Semiotics

The study of rules that enable social phenomena, considered as signs, to have meaning. Hence, in literary criticism, semiotics is the analysis of literature in terms of language, conventions, and modes of discourse. (Handbook to Literature) Semiotics include a process of semantics, syntactics and pragmatics.

Semantics: Relationships between each individual sign and to what it refers (denotata or meaning, consider that meaning will be subjective and relevant to an individual’s personal experiences and this is okay in the critical process). On your paper, respond to the following question for each of the three elements:

What does the element mean to you?

Syntactics: Relationships among each individual sign in formal structures (conventional views of the signs and denotata–i.e. the way the signs relate to established languages and schools of thought):

What does the element mean to your society at large?

Pragmatics: Relationships between each individual sign and sign-using agents, specifically in the form of context, which might also include the instance of “utterance” or the sociopolitical intention behind the piece. This is not a personal creator intention, but rather a societal intention. We will use Derrida’s concept of différance, or to defer and differ, in exploring this societal intention. Example: “woman” both defers and differs to “man.” Woman is like man in human shape, thought, creation and so many ways, and yet, woman differs in genitalia, hormones and the ability to create man.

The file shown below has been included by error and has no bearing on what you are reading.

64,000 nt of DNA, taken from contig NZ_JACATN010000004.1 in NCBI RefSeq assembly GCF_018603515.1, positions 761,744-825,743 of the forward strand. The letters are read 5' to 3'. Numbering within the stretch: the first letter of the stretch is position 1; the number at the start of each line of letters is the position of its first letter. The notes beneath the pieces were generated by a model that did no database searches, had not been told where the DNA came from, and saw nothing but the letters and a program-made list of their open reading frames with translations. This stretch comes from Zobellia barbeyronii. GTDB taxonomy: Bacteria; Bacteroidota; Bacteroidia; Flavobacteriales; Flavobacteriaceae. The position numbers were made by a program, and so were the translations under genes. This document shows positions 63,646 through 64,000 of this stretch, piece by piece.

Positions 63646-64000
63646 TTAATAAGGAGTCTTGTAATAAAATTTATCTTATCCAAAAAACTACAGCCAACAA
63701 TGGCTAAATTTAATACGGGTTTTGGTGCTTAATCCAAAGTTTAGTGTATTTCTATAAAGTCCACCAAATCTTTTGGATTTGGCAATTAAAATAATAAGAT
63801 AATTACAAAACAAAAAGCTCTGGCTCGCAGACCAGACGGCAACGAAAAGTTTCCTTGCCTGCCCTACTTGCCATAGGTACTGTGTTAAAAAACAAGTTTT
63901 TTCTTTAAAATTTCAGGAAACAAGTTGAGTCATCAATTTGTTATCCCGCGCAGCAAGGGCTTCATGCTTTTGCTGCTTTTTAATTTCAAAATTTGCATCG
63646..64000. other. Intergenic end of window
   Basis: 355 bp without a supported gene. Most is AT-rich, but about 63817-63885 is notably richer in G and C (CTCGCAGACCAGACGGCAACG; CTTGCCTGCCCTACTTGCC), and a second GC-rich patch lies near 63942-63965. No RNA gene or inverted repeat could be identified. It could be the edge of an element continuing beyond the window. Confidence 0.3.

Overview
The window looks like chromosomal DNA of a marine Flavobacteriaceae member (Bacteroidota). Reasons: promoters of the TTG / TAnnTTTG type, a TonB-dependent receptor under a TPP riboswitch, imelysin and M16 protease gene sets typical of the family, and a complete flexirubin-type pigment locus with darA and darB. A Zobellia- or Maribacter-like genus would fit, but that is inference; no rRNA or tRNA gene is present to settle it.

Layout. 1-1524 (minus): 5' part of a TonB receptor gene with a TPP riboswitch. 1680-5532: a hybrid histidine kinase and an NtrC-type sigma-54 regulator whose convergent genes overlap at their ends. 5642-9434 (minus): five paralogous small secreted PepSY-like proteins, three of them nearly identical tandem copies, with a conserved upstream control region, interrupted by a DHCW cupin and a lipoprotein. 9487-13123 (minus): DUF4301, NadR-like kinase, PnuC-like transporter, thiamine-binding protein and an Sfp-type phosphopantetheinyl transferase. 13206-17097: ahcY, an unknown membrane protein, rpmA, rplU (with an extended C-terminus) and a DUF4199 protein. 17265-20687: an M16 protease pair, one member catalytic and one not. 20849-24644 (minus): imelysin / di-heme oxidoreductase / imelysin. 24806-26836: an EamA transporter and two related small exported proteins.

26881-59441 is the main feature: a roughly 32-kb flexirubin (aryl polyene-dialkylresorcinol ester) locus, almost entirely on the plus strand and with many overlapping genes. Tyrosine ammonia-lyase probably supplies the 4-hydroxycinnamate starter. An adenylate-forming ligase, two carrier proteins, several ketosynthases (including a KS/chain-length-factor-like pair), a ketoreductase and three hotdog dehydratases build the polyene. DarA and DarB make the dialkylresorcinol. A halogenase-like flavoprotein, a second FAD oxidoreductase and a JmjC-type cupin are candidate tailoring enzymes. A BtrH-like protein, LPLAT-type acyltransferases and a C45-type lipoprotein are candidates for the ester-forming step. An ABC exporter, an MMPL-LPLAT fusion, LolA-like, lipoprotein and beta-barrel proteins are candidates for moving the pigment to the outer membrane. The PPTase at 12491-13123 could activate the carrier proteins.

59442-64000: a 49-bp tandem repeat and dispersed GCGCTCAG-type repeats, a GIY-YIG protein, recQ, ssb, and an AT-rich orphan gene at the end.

Deference: What might the obvious intention of the element be?

Difference: What is the ironic or opposite meaning of this obvious intention?

Compare and Contrast: How do the obvious intention and ironic intention compare and contrast?

 

Sources

A Handbook to LiteratureWilliam Harmon.

Beginning Theory: An Introduction to Literary and Cultural Theory. Peter Barry.

Critical Theory: A Very Short Introduction. Stephen Eric Bronner.

Critical Theory Today: A User-Friendly Guide. Lois Tyson

The Critical Tradition: Classic Texts and Contemporary Trends. David H. Richter

Literary Theories and Schools of Criticism. Purdue Online Writing Lab. 

The Norton Anthology of World Literature: Literary TermsMartin Puchner, et al.

Writing Fiction: A Guide to Narrative Craft. Janet Burroway, Elizabeth Stuckey-French & Ned Stuckey-French.

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